Brad Morris (copy)

Rev. Brad Morris

Yard work can be defined in many ways: mowing the lawn, trimming the shrubs, planting a flower garden, weeding the flower garden, gathering snakes. ... Wait! What? Gathering snakes? What in the world are you talking about, Brad? No one gathers snakes, at least not on purpose. Well maybe ever once in a while if it is of the poisonous variety you might hunt it down to dispose of it for the safety of your pets and grandchildren in the yard.

My wife, Kay, is an avid gardener and yard person in the truest sense of the word. She has bird feeders hanging all over our yard. I have to be careful mowing the grass or I’ll end up with lumps all over my head from the feeders. Animals of every description sense in her a warm, caring, animal friendly person. Dogs that bark at me walk up to her with heads down and turned ever so slightly to her, knowing she is going to pet them or scratch their ears or whatever. My youngest daughter, Courtnee, calls her the animal whisperer because they sense her gentleness.

But then there are the snakes. Not just one or two here or there. It is as if these slithering reptiles also have a sense about my wife’s gentleness with animals. I don’t know. I can be in the yard all day long, all week and never see a snake. Kay goes out and almost every day sees one, or has one come slithering up next to where she is sitting or even working in her flower beds.

Just this morning, (Monday) she was out under our shed in the back yard, where we had just had the ground covered with pea gravel a few weeks back, sitting in our bench swing. She goes there in the early morning, weather permitting to do her personal devotion time. This morning she had just finished and looked down, and about a foot or so away from her feet was a snake about 2 feet long, slithering its way across the gravel toward her.

As always she got out her trusty phone and snapped a picture of it. She always shows me the picture so I can tell her if it was a poisonous snake or not. So she comes in and starts laughing and pulls out her phone and shows me the picture of yet another Eastern garter snake. I have lost count as to how many of these she has encountered in the yard. Black snakes or rat snakes are another common one she seems to attract. Only once has she had an encounter with a poisonous snake, a cotton mouth, which I was able to dispatch hastily with my trusty machete.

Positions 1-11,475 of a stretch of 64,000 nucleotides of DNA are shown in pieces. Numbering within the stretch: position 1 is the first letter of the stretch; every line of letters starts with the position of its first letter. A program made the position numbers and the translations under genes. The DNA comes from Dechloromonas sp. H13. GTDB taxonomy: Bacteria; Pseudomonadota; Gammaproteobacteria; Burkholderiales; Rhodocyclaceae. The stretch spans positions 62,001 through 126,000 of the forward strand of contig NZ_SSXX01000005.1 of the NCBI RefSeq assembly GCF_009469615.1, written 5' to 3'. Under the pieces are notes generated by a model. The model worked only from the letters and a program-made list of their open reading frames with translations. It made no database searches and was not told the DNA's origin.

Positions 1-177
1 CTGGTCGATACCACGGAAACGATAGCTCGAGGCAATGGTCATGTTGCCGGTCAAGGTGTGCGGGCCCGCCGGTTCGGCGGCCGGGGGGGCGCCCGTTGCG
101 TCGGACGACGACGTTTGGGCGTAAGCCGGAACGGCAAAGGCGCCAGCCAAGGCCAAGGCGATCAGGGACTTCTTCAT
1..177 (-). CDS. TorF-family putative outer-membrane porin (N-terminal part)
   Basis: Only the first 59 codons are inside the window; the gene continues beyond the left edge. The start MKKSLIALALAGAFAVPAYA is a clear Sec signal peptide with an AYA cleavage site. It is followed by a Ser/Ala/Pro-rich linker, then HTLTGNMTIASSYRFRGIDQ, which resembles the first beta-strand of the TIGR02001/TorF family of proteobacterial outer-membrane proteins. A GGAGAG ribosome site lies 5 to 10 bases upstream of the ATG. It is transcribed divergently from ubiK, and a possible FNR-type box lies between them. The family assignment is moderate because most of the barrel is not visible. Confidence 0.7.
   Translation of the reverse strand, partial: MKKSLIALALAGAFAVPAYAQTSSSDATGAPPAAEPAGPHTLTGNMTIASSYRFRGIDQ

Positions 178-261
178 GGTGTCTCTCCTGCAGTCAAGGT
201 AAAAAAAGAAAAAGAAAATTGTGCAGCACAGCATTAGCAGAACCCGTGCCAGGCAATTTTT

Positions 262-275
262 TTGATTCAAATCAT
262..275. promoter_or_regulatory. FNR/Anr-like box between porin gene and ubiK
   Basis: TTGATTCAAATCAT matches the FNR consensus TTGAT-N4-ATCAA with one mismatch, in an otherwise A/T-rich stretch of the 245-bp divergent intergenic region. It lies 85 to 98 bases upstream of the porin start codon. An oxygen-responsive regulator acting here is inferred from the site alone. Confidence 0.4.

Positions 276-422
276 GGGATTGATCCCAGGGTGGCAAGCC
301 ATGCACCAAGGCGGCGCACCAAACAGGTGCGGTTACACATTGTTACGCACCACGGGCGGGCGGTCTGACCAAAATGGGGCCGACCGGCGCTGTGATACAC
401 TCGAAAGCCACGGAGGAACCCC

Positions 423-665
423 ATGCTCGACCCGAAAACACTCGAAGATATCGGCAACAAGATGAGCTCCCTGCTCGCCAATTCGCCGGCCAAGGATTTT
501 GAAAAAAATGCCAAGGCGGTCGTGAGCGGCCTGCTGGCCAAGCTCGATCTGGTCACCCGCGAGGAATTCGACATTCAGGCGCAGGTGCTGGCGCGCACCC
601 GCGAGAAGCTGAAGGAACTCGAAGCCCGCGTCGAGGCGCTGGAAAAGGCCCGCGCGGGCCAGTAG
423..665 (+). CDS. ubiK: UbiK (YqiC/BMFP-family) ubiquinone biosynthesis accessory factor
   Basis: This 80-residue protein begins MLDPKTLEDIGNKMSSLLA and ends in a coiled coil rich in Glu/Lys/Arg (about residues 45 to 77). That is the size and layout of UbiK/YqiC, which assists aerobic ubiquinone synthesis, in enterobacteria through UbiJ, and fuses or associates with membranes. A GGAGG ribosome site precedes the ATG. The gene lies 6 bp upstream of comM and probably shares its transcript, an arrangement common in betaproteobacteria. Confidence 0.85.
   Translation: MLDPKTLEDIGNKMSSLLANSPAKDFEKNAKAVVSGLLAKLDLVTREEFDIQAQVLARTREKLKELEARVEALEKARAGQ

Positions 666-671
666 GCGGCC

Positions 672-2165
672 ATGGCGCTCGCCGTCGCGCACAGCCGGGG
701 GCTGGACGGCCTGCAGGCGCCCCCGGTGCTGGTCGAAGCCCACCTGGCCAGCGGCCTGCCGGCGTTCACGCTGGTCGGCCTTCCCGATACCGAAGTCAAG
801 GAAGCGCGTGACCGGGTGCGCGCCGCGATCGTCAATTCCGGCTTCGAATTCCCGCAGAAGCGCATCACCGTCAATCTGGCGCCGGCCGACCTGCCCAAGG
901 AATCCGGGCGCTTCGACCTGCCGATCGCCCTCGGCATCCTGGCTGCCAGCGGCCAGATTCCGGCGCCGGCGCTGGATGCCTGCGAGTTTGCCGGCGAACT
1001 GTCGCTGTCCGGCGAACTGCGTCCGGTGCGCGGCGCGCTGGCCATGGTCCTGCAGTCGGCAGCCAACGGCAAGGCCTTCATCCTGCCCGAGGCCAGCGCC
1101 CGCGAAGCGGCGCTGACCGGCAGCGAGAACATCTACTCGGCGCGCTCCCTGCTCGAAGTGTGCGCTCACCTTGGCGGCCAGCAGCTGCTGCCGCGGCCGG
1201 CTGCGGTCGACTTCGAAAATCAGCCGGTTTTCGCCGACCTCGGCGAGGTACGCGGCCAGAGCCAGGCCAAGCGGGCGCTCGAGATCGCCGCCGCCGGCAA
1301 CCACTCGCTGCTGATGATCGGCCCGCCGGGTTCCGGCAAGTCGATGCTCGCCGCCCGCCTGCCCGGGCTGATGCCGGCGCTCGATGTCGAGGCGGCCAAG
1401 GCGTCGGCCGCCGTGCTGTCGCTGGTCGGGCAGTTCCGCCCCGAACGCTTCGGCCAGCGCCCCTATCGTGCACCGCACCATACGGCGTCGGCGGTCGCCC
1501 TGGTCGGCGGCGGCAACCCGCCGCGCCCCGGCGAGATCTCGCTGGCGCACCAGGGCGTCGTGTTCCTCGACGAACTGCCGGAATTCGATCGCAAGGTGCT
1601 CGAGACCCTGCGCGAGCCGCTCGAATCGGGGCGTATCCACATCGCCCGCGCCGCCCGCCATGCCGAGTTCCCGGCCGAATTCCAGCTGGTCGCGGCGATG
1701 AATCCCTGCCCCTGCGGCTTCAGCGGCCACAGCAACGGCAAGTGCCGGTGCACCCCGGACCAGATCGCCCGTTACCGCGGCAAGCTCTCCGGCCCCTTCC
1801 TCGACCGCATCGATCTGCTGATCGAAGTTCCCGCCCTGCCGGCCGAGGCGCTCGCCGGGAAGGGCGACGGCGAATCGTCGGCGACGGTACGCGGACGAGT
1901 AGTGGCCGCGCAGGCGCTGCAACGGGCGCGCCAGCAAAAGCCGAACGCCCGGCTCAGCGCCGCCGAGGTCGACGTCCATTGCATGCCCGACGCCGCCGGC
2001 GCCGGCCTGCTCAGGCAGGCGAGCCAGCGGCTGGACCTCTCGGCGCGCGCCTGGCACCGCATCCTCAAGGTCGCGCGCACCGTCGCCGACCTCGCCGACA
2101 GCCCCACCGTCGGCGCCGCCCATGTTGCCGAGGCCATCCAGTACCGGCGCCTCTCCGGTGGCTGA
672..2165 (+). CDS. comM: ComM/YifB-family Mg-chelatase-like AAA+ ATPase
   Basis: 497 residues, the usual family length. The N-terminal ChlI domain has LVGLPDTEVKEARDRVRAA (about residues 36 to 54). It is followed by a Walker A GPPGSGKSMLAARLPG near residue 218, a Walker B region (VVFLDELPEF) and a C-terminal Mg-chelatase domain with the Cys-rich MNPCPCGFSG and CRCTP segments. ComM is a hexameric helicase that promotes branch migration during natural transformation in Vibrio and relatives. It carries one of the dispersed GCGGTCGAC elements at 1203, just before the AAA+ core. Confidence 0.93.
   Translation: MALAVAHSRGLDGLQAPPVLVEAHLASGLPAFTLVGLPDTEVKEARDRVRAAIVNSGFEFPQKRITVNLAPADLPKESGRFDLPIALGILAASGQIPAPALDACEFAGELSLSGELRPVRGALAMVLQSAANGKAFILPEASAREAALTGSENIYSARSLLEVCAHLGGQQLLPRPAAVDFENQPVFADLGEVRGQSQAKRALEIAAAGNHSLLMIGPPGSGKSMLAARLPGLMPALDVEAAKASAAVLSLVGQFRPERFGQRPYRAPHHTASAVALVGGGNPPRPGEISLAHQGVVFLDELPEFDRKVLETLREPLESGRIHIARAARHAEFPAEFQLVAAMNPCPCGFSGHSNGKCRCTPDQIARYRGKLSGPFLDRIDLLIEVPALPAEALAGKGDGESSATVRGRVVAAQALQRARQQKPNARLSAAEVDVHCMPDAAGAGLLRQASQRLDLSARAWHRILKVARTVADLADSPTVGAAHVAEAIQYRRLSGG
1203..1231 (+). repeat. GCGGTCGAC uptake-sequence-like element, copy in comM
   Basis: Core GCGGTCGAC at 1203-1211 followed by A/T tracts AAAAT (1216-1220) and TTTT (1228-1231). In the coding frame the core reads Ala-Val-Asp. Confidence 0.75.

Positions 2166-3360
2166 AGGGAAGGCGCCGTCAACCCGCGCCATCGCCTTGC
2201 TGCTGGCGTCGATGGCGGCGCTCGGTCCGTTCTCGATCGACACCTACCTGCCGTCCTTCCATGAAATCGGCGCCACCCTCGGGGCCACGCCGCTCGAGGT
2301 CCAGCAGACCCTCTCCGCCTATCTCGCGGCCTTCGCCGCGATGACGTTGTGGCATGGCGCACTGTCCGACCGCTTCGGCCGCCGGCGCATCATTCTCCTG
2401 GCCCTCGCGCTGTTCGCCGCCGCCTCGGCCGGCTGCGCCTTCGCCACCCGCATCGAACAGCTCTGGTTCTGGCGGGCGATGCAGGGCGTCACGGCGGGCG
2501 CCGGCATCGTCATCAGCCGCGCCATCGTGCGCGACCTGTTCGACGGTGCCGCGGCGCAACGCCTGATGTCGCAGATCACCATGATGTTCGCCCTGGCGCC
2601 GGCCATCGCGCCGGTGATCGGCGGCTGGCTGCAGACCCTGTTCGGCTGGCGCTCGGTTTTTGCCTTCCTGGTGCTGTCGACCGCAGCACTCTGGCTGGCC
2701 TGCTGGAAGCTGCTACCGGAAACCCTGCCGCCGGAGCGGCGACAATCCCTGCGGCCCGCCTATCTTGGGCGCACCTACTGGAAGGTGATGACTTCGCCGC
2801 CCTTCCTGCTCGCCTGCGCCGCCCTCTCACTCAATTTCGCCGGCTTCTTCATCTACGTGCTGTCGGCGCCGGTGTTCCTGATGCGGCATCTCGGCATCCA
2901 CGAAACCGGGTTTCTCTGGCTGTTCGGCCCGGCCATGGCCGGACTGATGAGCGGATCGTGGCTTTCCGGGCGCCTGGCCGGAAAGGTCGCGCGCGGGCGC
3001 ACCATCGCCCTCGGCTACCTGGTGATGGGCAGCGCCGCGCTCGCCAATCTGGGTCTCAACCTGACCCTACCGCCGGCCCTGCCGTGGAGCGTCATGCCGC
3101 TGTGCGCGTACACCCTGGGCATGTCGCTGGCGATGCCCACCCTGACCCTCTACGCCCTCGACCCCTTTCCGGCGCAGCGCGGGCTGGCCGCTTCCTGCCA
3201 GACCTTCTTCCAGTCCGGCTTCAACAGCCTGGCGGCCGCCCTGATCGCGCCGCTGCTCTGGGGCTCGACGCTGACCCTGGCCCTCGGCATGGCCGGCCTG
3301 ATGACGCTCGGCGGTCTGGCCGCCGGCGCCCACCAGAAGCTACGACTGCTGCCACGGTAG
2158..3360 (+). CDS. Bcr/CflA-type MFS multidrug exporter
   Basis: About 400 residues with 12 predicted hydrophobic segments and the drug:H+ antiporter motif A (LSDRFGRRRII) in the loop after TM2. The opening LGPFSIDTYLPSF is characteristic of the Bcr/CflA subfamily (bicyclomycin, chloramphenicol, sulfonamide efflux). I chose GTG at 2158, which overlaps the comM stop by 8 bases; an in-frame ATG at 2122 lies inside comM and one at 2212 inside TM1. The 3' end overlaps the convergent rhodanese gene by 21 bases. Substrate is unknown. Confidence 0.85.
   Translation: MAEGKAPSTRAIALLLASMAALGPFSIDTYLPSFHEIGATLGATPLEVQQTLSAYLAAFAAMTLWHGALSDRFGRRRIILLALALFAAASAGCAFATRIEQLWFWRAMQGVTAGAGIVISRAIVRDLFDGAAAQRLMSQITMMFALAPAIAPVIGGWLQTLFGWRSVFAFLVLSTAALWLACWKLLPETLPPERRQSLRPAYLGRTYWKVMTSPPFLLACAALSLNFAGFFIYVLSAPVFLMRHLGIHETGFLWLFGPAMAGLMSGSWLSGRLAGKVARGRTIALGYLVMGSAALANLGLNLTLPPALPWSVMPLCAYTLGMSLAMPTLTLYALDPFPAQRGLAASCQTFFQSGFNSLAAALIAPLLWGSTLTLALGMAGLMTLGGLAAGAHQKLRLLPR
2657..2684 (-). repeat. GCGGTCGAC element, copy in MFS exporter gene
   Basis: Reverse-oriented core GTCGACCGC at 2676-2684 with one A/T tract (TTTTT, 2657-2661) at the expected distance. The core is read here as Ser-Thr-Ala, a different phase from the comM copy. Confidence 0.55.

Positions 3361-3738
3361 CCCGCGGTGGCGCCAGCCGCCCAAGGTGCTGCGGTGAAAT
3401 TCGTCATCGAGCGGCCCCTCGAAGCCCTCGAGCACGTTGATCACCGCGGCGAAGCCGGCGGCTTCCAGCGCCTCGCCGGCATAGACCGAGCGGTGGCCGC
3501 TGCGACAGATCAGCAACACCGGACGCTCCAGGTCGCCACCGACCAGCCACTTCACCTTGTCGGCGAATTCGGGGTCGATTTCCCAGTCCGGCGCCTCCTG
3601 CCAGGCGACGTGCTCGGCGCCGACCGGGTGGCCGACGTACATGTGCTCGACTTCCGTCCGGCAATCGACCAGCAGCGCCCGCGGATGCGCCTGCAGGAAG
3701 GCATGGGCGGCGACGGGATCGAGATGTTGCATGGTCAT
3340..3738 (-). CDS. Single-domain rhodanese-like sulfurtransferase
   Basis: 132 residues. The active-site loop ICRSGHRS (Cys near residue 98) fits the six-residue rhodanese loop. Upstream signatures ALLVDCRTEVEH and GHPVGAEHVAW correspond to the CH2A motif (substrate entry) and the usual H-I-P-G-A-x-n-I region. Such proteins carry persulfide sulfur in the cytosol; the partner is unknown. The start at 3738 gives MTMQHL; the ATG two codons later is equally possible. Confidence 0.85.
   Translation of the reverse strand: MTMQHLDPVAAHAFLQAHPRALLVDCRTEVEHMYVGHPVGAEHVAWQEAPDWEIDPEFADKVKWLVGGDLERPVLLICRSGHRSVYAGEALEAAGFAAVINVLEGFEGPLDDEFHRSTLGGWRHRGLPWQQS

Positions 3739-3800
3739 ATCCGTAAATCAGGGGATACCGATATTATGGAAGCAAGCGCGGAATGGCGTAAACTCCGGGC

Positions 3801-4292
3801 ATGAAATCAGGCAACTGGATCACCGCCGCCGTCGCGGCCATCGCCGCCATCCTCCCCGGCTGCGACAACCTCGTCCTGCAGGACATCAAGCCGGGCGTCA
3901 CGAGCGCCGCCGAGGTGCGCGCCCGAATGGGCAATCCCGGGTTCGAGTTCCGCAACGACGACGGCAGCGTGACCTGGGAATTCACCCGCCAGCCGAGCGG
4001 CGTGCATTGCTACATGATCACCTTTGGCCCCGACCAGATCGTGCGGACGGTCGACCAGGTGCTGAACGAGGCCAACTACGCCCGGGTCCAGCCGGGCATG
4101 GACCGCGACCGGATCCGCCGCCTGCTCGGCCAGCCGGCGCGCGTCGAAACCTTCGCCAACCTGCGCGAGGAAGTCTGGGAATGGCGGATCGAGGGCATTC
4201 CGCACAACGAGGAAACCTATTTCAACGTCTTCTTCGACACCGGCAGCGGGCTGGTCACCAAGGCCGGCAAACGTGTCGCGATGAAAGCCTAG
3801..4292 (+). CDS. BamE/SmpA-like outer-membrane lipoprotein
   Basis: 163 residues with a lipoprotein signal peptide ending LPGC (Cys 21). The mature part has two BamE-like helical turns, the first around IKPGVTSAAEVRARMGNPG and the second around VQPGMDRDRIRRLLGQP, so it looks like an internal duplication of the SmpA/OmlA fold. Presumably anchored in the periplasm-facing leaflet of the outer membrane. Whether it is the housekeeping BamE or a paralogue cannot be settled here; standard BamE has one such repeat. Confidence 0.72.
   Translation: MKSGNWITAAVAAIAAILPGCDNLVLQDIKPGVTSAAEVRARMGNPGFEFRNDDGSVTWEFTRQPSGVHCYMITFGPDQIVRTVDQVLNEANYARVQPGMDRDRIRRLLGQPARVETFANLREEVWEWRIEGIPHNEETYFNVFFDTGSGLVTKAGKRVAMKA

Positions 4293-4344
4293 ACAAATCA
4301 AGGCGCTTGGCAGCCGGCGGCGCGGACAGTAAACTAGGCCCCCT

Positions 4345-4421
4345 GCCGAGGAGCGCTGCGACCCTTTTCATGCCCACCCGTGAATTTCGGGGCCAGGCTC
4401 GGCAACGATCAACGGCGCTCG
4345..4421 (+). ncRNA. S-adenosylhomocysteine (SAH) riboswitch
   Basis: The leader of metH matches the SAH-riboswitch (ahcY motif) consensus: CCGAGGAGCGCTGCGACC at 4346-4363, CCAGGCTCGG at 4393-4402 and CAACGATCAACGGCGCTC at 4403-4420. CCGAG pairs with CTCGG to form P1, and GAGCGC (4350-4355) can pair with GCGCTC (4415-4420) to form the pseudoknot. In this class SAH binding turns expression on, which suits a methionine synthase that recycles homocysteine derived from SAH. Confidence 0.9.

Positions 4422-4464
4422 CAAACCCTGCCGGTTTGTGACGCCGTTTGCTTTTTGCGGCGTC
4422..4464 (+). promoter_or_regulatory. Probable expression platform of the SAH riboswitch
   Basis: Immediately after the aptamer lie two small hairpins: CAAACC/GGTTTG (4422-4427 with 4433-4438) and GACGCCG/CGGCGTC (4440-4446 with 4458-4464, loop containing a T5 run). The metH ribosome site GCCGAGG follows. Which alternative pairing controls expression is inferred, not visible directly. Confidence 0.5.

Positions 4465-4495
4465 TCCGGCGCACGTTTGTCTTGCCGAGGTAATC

Once she was sitting in our front porch swing and called me to come outside. On my arrival was a rat snake about 5.5 feet long stretched out with its tail up over the top of our window, his body down beside it and his head extended about 2 inches off of the brick window ledge. In other words, his head was less than a foot away from where she was sitting. Strange thing, before she called me for help, she first took a couple of pictures of it and was still sitting calmly in the swing when I came out the front door. She has to be a snake whisperer for sure.

On another note about yard work, I would like to caution my readers of an additional item of yard work that can be deadly. No it’s not another story about snakes, but rather about cutting the grass. Many people don’t realize this, but cutting your lawn and allowing your mower to send the cut grass into the road can be a very dangerous thing for motorcyclists. Some people will blow the grass clippings with their yard blower off of their sidewalks or drive ways out into the street has well.

Bikers in general know this, but a few may not, but surely most home owners or professional yard workers are less aware of this danger. You see, grass clippings in the roadway are just as dangerous to a biker as black ice is to a car. It makes the road as slick as ice. Not long ago a biker lady up in Illinois where I lived and worked for a few years with World Relief was killed when her bike hit cut grass in the road and she slid and died as a result. It is a very real danger. I learned the hard way when I was a teenager riding a bike and hit some grass in the road. Luckily I wasn’t going very fast but I still fell and was scraped up quite a bit.

I would encourage you not to allow your grass clippings to go into the road, you may just possibly save a biker’s life. I saw not too long ago here in Georgetown where the road crews were cutting the grass beside US 17 at the foot of Maryville bridge and the grass clippings were all over the road. I would ask Mayor Brendon Barber Sr. and the City Council as well as the County Council to take a proactive stance and ask their road crews to be aware of this deadly issue and not allow the grass clippings to go into the road way, and if it does to blow it back to the roadside. I thank them ahead of time for this preemptive action.

Now as to the issue of all these snakes in the yard, I can truthfully say I have not seen any rats or mice in the yard or the house for that matter. So there definitely is something good going on. Luke 10:19, “I have given you authority to trample on snakes and scorpions and to overcome all the power of the enemy; nothing will harm you.”

I accept that, but evidently my wife doesn’t worry about those critters at all. Y’all be safe this summer in your yard, you hear?

Brad Morris, a retired minister, originally from Georgetown, served as a pastor and then as a missionary in Costa Rica and Ecuador, can be reached at He has been in ministry for 50 years and a columnist for 17 years, 12 of which have been for the Times.